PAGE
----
01 September 2006

Invasion of the Book Snatchers

I'll get back to longer pieces before long. Trust me—I'm a lawyer. This is the closest that you're going to find for a while, as I jump from one tidbit to the next in the chain.

As a follow-up on my snarky comments earlier this week concerning celebrity marketing, consider the distinction between "content" and "brand" implied here:

What's certain is that the absurdly steep cost of some of this autumn's celebrity yarns will far exceed the probable revenues. As a result, plenty of genuine books by genuine writers will never achieve the precious "positional good" of a place on the list of a major publisher with marketing clout. But if you dare suggest that the book trade should seek out and support literary ability rather than chucking suitcases of extra cash at already pampered millionaires, an assortment of wealthy populists will get very hot under their smartly tailored collars and call you an "elitist".

Boyd Tonkin, "A Week in Books," The Independent (01 Sep. 2006).

Mr Tonkin's concern is perhaps a bit overstated—but only a bit. Part of the problem is the relationship between total sales and velocity of sales. Since long-term sales of books tend to rely upon making substantial up-front investments in stock—not to mention the inequities of the returns system—publishers need/want to get a decent return soon instead of a somewhat higher (but uncertain) return later. (Sorry, POD-persons, POD is not yet an economically viable substitute for liquid-ink printers, particularly for casebound books.) More to the point, there's the inability of bean counters to even see over that next-quarterly-report horizon. But that's for another time; it's not like the rest of the entertainment industry lacks similar problems!

Speaking of POD-persons (does the title of this post make any more sense now?), there's yet another glowing infomercial article on how POD—which is a printing technology, not a publishing model—may influence (but not determine) publishing models at IBD. As proof that the article's author knows only enough about publishing to drink the POD Kool-aid (ostentatiously omitting the trademark symbol), consider this "paragraph":

O'Reilly and others have turned a number of blogs into books — or what some call blooks — for their authors, who rely on their niche Internet followings to sell the volumes. One recent blook is Hackoff.com: A Historic Murder Mystery Set in the Internet Bubble and Rubble. It's a fictional novel that grew out of a blog written by Tom Evslin, a former tech executive, about the dot-com boom and bust.

Jennie L. Phipps, "Book Publishing Turns The Page, Thanks To Technology" (31 Aug. 2006) (typography corrected). "Fictional novel"? The real problem with this article is that it completely fails to acknowledge that there are actually two distinct factors driving the current publishing model: The specific and critical scalar economies of the printing process, and the distribution system. This article—like almost all POD-person soliloquys—conflates the two.

Speaking of the problems with the distributions systems in entertainment, consider the poor Beatles ("poor" having nothing to do with economic status for the nonce). They've filed suit claiming that—like virtually every significant figure in twentieth-century distributive entertainment—they've been hosed by faulty and/or fraudulent accounting by their distributors. I'm shocked—just shocked—to find dishonorable accounting practices in an industry now run by marketing dorks (instead of even the purportedly honorable editors/publishers who came up with the system). Pardon me… I have a potential client calling…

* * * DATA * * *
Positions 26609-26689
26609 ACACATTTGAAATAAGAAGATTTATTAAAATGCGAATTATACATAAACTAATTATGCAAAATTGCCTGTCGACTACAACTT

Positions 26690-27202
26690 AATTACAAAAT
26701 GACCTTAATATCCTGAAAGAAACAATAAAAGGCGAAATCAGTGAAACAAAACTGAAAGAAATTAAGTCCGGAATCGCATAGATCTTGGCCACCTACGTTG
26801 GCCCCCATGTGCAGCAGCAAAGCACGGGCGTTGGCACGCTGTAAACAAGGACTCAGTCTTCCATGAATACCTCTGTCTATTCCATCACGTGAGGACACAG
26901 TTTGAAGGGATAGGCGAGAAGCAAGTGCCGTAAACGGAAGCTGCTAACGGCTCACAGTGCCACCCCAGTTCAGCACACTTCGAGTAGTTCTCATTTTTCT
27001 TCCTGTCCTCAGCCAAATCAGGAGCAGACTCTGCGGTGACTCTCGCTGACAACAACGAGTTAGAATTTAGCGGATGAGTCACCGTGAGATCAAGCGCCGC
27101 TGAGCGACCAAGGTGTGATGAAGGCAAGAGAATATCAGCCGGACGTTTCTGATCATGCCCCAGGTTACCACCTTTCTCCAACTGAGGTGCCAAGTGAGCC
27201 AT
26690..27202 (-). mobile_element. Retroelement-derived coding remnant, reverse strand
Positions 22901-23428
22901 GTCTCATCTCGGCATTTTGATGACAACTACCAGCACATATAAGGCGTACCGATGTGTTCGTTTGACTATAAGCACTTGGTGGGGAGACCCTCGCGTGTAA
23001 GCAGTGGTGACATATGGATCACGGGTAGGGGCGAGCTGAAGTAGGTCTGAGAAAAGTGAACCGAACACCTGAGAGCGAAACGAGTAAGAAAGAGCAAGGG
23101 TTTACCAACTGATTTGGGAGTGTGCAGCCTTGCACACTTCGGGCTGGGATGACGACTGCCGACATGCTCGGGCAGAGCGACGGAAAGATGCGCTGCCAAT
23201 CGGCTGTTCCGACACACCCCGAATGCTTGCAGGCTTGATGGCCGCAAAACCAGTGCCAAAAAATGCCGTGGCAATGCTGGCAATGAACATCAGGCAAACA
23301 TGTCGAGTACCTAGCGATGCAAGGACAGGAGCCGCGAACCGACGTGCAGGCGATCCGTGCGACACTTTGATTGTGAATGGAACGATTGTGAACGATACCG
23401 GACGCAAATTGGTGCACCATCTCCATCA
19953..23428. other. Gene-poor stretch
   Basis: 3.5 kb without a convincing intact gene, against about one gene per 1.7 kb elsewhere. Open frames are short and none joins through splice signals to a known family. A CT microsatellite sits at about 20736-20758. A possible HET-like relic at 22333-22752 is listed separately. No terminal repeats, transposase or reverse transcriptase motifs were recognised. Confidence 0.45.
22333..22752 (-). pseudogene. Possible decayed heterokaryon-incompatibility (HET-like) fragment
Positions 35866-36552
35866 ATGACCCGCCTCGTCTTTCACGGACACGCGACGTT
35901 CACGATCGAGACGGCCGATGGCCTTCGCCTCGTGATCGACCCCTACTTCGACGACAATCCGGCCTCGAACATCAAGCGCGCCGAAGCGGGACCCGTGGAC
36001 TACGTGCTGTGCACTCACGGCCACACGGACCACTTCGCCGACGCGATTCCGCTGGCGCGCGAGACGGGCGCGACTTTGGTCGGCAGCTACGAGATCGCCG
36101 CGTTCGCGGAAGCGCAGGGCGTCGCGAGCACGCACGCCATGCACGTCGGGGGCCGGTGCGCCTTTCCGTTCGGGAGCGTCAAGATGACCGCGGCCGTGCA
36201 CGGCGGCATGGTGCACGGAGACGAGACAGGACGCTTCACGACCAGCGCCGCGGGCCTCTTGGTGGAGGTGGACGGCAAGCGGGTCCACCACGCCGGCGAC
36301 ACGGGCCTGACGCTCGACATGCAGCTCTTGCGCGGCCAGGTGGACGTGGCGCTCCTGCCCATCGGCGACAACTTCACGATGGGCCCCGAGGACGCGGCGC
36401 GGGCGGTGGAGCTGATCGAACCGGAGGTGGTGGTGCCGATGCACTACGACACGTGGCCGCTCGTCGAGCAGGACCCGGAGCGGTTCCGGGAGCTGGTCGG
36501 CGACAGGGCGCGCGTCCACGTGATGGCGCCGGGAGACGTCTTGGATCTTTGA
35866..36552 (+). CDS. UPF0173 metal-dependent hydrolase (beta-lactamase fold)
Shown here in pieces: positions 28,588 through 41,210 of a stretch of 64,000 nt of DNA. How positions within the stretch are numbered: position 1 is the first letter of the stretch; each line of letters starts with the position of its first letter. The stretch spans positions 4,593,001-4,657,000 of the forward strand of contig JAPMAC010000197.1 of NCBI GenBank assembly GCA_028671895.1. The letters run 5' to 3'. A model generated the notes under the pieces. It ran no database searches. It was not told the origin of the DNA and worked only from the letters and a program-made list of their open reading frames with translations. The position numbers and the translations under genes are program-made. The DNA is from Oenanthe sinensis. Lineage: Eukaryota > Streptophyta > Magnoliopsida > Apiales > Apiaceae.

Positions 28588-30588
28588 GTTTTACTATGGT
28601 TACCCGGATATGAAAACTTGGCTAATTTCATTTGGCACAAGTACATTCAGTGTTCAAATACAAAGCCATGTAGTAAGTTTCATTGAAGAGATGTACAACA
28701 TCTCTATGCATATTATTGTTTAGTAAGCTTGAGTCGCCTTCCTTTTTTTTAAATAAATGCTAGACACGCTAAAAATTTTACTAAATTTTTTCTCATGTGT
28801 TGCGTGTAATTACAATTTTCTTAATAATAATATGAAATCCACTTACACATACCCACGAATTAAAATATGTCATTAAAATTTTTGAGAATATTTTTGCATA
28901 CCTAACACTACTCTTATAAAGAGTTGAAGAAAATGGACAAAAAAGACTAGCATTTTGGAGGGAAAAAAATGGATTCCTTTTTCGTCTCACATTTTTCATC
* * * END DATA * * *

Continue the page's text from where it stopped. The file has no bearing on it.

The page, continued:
Much of the way back around the wheel, consider the technology involved in musical instrumentation, particularly those instruments commonly used in popular music. A sadly amusing and somewhat interesting article on electric guitars in the Telegraph illustrates some of the simultaneous ignorance and innovation concerning these sorts of things. Leaving aside the many non sequiturs in the article,1 it never mentions that the real distinction between the electric guitar and its predecessors is a materials basis and nothing else. Not the body: The strings. (And anyone who says one can't "bend" a piano's notes isn't skilled enough to trust in the first place.) One might even argue that the reason we think of "guitar heroes" and not "keyboard heroes" parallels the reason we think of "infantry heroes" and not "tank heroes": In ordinary use, one can see the face of the infantryman/guitarist, but often not that of the pianist/tanker.

And finally for the moment, remember that it's not enough to have a great product: One must distribute that product. And sometimes competitors put inappropriate roadblocks in the way, knowingly/intentionally or otherwise. The irony that Comcast is also the least responsive of the major ISPs to complaints of copyright infringement—even worse than was my most visible opponent—doesn't make it into the article on spam filtering… probably because that's too big a leap to make unless you're looking for it, and know that the same individuals usually determine the responsiveness of both policies.

  1. The picture of Roger Waters, a bassist, illustrating an article on electric guitars that quotes David Gilmour extensively, would be amusing enough without knowing much about the history of Pink Floyd. Not only do Waters and the remainder of Pink Floyd have some rough patches between them, but Waters started out as the rhythm guitarist to Syd Barrett and was later "demoted" to bassist at about the time Gilmour joined the band.